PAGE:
South Korea's Samsung has launched the most audacious gambit, with plans to build four wind and solar component factories in Ontario, Canada, where it also plans to install 2GW of wind and 500MW of solar by 2016.
Chinese wind turbine manufacturer A-Power is teaming up with US firm Renewable Energy Group to build the first Chinese-owned turbine factory in the US, in Nevada (Windpower Monthly, April 2010), and has signed a 600MW supply deal with Texas-based developer Cielo Wind Power. Goldwind, China's second-biggest wind turbine maker, has installed the first Chinese machines in North America with the completion of the 4.5MW Uilk wind farm in Minnesota, and opened a Chicago, Illinois, office led by American management. Another Chinese manufacturer, Mingyang, has opened offices in Dallas, Texas. And at least eight Chinese turbine makers took booths at the American Wind Energy Association (AWEA) exhibition in Dallas in May, most of them for the first time.
To succeed on this difficult new playing field, many Asian manufacturers say their first task is to learn all they can about support mechanisms for wind, permitting processes and the complex US policy environment. Each of the 50 states sets its own rules for wind farm siting and permitting. Twenty-nine states and Washington DC have set renewable electricity standards (RESs) stipulating the amount of capacity or percentage of generation that must come from green energy resources. But RES rules vary widely. "There are two preparations," says Liu Dongyuan, president of Chinese manufacturer Guodian United Power. "The first is to know the US market, like government policy and requirements for connecting wind power to utilities. Second, we need to prepare production to meet the requirements of the US market." The company expects to finish its policy research phase by December and have a turbine prototype ready next year.
Korean manufacturer Unison has been attending AWEA conferences for five years and is one of the few Asian companies to have made US sales. But Unison's Kim Young Kyung acknowledges: "All the regulations are new to us: the grid connection, each state's subtle transport differences, the different electricity markets."
Hiring American management can help foreign manufacturers clear that hurdle, according to Lou Schwartz, president of consultancy China Strategies LLC. "Goldwind is on the right track because, essentially, (foreign manufacturers) are going to have to localise management in North America to succeed," he says.
Perhaps the biggest challenge for Asian manufacturers is widespread scepticism among investors and developers about the quality of their products. As Dan Shreve, a director at Make Consulting, says: "Overcoming the perception of lower quality and lower-performance turbines is going to be critical." Josh Lutton is managing partner of Woodlawn Associates, a management consultancy for energy businesses. He says: "I've talked to bankers that don't trust the quality of Chinese turbines. They would vastly prefer blue chip."
He adds that the problem is both an assumption that Asian turbines will be of lower quality and a reluctance to take a chance on the unknown. "The issue is not that there is a quality problem," says Lutton. "It's that we don't know there isn't."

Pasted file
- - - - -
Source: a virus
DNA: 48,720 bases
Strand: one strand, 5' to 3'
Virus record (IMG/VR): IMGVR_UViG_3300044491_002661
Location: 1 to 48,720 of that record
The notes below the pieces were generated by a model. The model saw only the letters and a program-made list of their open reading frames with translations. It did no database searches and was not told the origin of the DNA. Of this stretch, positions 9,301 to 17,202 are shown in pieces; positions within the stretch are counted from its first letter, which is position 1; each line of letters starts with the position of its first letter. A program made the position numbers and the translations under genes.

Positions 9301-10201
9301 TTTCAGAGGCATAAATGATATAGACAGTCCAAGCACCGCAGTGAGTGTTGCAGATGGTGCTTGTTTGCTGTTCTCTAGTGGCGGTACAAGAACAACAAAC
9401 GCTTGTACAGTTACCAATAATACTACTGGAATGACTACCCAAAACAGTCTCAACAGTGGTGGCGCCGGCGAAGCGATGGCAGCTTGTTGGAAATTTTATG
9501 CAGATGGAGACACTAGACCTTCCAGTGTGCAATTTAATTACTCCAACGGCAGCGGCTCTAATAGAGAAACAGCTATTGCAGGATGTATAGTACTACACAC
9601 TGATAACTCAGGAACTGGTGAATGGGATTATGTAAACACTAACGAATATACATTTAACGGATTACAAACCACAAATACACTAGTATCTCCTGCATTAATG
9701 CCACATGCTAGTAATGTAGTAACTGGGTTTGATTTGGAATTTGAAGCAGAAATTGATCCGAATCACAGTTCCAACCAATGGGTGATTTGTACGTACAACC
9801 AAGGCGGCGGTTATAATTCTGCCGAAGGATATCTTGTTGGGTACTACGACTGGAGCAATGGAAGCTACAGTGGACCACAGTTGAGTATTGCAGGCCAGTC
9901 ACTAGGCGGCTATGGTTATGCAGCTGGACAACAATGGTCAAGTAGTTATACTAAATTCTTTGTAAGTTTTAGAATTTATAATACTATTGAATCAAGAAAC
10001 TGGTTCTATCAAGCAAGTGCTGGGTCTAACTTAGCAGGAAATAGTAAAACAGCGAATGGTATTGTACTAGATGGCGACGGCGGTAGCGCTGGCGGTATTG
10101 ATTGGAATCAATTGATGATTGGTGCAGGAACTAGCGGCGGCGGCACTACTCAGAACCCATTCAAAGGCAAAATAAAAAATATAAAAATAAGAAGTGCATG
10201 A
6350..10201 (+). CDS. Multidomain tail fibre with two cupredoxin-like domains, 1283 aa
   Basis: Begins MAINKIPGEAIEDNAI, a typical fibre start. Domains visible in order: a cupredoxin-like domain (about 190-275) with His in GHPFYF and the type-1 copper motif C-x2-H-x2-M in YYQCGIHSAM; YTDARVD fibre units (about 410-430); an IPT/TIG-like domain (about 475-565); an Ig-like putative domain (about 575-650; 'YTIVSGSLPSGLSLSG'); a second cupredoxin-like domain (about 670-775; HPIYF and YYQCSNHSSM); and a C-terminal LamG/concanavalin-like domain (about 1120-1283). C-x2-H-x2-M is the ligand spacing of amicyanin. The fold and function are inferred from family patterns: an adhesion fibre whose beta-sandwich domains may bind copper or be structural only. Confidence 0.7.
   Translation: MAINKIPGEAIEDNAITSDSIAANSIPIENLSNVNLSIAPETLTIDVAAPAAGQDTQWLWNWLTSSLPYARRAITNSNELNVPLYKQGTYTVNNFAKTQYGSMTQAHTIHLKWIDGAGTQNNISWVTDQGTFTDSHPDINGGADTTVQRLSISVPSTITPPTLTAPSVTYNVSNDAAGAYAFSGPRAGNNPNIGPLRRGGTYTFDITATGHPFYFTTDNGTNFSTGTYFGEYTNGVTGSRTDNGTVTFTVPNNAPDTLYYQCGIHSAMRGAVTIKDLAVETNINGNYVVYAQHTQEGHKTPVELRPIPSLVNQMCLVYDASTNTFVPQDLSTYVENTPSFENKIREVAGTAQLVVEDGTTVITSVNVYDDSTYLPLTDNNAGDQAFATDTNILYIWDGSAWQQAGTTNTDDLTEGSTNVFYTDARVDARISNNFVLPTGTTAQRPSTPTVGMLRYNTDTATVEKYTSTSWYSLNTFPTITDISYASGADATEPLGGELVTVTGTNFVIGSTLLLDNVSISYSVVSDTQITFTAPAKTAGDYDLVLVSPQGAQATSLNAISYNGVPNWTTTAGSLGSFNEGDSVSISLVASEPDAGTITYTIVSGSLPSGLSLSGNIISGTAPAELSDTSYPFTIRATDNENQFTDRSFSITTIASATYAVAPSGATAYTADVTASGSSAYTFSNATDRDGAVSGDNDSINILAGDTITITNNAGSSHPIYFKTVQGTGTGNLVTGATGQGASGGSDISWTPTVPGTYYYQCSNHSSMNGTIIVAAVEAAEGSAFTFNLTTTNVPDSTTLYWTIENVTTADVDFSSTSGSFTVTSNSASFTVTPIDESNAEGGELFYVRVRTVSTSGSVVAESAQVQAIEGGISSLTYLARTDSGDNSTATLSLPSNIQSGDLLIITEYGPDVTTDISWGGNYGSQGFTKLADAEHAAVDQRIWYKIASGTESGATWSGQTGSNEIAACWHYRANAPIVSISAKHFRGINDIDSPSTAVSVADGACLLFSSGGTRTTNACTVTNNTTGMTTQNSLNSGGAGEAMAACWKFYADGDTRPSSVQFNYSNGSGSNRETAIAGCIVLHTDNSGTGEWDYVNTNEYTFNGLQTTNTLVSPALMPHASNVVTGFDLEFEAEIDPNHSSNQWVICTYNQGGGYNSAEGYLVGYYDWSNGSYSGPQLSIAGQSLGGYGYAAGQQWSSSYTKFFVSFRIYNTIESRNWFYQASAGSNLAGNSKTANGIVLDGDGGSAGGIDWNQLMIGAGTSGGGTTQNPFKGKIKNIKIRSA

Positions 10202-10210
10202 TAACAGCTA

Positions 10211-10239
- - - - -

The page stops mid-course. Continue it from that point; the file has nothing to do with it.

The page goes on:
Lutton says the obstacle is greater for the Chinese than for Koreans. Americans are familiar with Korean names such as Samsung and Hyundai, which have done business in the US for a long time, have reputations to protect and staff to address any turbine problems that may arise.
To reassure developers, Chinese manufacturers have given tours of factories at home. They also point to some extensive track records: Sinovel has installed 3.5GW in China and Goldwind 2.7GW. Many Chinese machines rely on European designs. Goldwind uses technology from Germany's Vensys, in which it has a controlling stake. Envision, a smaller Chinese player, uses Danish design and engineering. The Chinese companies also boast a host of features they claim offer technological advantages over turbines by established rivals such as Vestas and GE. Mingyang says its 6MW machine is a completely sealed device, with integrated generator and gear parts, making it well suited to harsh offshore environments. Goldwind offers a permanent-magnet direct-drive machine, which eliminates the need for a gearbox. This, it says, cuts down on maintenance costs.
Luo Long Ying, of smaller Chinese manufacturer Windey, says there is one silver lining to the quality perception challenge: it makes the US a great place to start overseas expansion. "If you invest in a wind park in the US, people might think you have a high-quality wind turbine," he says.
One way manufacturers can demonstrate quality is to install turbines at projects they have developed themselves. Goldwind took that approach at the Uilk project, investing $10.5 million. Goldwind's wholly owned offshoot Tian Run USA operates Uilk (windpowermonthly.com, February 2). But other manufacturers choose instead to pursue local partnerships in everything from design and supply chain to development. Many say they are considering US-based manufacturing. Goldwind's US chief executive, Timothy Rosenzweig, says the company expects to start assembly on hubs and nacelles in the US next year. Goldwind has yet to decide on a factory location, but Rosenzweig spoke with representatives of several potential host states, including Ohio, at the AWEA conference. Guodian says it hopes to start US manufacturing in 2012, while Unison says it will begin in maybe two to three years.